Aug 5, 2013 etc
Croque-monsieur at Petit Bocal.
Bread. Cheese. Ham. How do the French make their toasties taste so damn good?
By Delaney Mes.
As soon as the first mouthful of Petit Bocal’s croque-monsieur went into my mouth, I was ready to stop my search. It surprised me how good it was; enough to elicit a groan, which led to an alarming look from my friend. He understood once he tucked in. The béchamel sauce, the salty gruyère and the top-quality ham, all encased in fresh sourdough, meant this glorified toasted sandwich was the perfect French-inspired lunch.
I love a good ham-and-cheese toastie, and the croque-monsieur is simply a fancypants French version, with the luscious and calorific addition of béchamel sauce. The croque-madame adds an egg, and lucky for Auckland it appears no one has bothered with the many versions lurking on the internet: croque-Hawaiian with the addition of pineapple, for example. This sandwich takes toasted sandwiches to great new heights. Most of the time.
Despite being perfectly content with lunch at the aforementioned new cafe and wine bar on Sandringham Rd, I didn’t stop there. I regretted that decision, though, after a solo brunch at Zus and Zo. This highly regarded — and often very good — cafe serves its croque as a madame. It is not, as is traditional, served with ham, but prosciutto, and is set among two slabs of brioche.
I usually adore brioche, but as the chunky bread in this sandwich, it was overwhelmingly sweet, without enough texture. It didn’t help that it was served with some pretty mediocre mesclun and shavings of carrot. But the coffee was good and the service, as always, was friendly.
Lunch with a friend who heartily approved of the sandwich search led us to Britomart. The Store serves its croque also as a madame with brioche and prosciutto, and it was here I decided the monsieur was more for me. The fried egg was scarily gelatinous and even on a non-hungover stomach it left me pretty queasy. The mustard on the side was an excellent addition, though, and my friend loved it: the barely set egg, the prosciutto and the soft sweet bread. For exactly the same reasons as Zus and Zo, my heart was not won.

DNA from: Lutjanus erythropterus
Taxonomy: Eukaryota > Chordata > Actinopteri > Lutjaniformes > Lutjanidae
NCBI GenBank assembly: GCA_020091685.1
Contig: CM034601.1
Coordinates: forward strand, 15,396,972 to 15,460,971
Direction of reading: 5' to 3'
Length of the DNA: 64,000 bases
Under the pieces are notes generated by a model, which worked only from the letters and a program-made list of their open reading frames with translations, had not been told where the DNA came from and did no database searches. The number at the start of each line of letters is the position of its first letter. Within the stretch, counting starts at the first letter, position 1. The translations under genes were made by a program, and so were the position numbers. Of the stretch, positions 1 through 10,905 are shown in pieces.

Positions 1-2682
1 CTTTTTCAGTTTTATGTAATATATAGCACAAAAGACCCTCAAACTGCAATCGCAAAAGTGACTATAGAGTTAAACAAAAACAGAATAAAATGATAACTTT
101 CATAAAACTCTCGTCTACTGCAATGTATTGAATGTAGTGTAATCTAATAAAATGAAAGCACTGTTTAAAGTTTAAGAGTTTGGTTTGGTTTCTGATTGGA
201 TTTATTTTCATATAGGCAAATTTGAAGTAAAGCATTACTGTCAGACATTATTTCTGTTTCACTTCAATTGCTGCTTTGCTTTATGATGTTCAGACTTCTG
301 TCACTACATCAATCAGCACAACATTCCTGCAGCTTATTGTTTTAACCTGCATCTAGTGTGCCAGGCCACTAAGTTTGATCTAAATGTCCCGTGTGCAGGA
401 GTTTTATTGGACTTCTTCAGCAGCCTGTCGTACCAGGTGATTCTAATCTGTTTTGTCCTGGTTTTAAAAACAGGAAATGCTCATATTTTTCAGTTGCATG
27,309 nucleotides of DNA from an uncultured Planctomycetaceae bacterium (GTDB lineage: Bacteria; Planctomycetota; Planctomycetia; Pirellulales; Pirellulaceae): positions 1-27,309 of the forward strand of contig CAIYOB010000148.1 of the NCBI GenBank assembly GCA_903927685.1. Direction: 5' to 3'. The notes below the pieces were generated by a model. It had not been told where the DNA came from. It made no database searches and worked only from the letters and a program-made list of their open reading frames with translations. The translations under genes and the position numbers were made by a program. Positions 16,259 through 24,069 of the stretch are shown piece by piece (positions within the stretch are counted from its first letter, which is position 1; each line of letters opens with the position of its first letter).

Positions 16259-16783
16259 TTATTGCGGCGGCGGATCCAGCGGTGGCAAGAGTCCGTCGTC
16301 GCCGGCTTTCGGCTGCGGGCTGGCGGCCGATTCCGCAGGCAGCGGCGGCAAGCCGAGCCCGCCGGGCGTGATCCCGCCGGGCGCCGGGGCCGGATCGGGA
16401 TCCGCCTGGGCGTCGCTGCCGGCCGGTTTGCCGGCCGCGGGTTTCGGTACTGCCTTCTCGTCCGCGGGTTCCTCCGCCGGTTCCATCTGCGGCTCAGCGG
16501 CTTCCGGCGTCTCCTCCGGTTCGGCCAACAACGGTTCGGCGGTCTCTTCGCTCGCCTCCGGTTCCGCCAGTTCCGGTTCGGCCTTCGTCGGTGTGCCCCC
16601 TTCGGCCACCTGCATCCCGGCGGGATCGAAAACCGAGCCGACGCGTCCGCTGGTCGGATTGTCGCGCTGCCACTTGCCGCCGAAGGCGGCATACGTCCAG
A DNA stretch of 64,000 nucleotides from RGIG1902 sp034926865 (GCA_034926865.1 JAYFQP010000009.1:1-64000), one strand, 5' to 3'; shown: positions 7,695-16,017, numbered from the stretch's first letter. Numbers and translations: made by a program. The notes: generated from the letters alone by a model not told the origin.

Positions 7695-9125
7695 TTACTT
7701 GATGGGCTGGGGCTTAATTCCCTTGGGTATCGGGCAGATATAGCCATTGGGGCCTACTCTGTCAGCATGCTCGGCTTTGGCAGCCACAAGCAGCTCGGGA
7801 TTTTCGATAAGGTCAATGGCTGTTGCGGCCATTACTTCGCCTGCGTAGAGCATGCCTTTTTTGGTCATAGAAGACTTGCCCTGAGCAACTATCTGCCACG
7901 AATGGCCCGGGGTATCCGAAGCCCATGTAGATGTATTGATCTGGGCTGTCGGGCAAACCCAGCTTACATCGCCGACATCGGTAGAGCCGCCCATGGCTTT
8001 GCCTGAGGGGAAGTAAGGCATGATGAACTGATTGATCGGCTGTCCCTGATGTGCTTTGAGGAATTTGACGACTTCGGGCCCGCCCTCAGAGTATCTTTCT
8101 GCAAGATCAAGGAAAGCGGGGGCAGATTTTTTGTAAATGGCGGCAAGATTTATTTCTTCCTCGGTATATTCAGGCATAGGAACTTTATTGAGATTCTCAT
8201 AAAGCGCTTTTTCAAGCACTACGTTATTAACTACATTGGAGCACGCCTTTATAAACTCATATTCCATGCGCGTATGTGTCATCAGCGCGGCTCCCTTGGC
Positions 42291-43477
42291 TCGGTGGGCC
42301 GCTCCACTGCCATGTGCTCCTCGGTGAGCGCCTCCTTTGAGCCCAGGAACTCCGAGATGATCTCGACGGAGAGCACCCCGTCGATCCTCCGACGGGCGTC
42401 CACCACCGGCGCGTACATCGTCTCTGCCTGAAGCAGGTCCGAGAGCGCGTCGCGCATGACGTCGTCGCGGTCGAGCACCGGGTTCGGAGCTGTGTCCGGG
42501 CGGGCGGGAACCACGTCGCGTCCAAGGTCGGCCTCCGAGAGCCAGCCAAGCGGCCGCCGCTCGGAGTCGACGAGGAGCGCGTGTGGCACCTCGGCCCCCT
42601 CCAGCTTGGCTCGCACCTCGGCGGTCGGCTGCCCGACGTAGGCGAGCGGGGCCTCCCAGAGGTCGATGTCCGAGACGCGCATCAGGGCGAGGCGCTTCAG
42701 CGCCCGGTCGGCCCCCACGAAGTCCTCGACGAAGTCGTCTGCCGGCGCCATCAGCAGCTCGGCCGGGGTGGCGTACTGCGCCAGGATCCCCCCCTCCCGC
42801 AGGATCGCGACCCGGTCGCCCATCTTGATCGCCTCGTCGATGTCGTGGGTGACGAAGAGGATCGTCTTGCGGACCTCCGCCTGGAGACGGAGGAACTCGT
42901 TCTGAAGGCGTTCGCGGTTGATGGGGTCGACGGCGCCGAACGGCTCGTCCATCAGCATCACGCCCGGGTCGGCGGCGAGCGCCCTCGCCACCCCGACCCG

I had a béchamel and cheese overload at Voila, a cafe that gave me the feeling perhaps it had once been great but had somehow lost some of its charm. Although it’s a French (“and Mediterranean”) cafe, grainy brown bread rather than the traditional white held this very cheesy sandwich together. Grains offered a welcome reprieve from the inescapable cheesiness, and at 2am, after a night out, this would have been the dream. In the harsh light of day, though, the ham, which seemed cheap and processed, really let it down.
I longed to go back to Petit Bocal, and wondered again whether it was worth persevering elsewhere. Turned out it was. An opportunity arose for lunch in Mt Albert. I nervously trekked out to the suburbs, and yet was very pleasantly surprised in more ways than one over lunch at Pyrénées.
My eager eye couldn’t initially spot a croque-monsieur among the custardy desserts and pâtés and cheeses gracing the cabinet. I was informed by the very French waiter that they didn’t do croque-monsieur. My heart sank before he pointed out they instead do a croque croissant. It was like all my dreams had come true. If there is one thing I love more than most things in the world, it’s croissants. And here I was, all in the interests of research, getting charmed off my feet by a ham and cheese and béchamel-filled one, with plenty of buttery French flakes (probably all over my face) over Friday lunch in Mt Albert.
The coffees (although it could have been the conversation) were good enough to entice us into round two, and I happily sat there in a pastry-filled bubble, again satisfied that greatness had been found.
Trust the French to take a simple sandwich and make it better, in more ways than one. They are really onto something.
4 slices of good-quality sourdough
Large knob of butter
1 tbsp flour
¾ cup milk
1 cup gruyère cheese, grated
4 slices good-quality ham off the bone, not too thick
A small grating of parmesan
Dijon mustard, to serve
Preheat oven to 200ºC.
Make béchamel by heating the knob of butter with the flour on a medium heat, mixing together with a wooden spoon. Add the milk, and whisk well until a thick sauce has formed. Season with salt and pepper and set aside.
Grill the bread on one side until lightly toasted. Remove from oven.
On the untoasted side of the bread, place cheese and ham. Add the other slice of bread, toasted side up, and slather with béchamel.
Grate over a little parmesan and a crack of pepper. Return to oven until sauce has bubbled and cheese has melted.
Serve with mustard.
Delaney Mes blogs at heartbreakpie.com.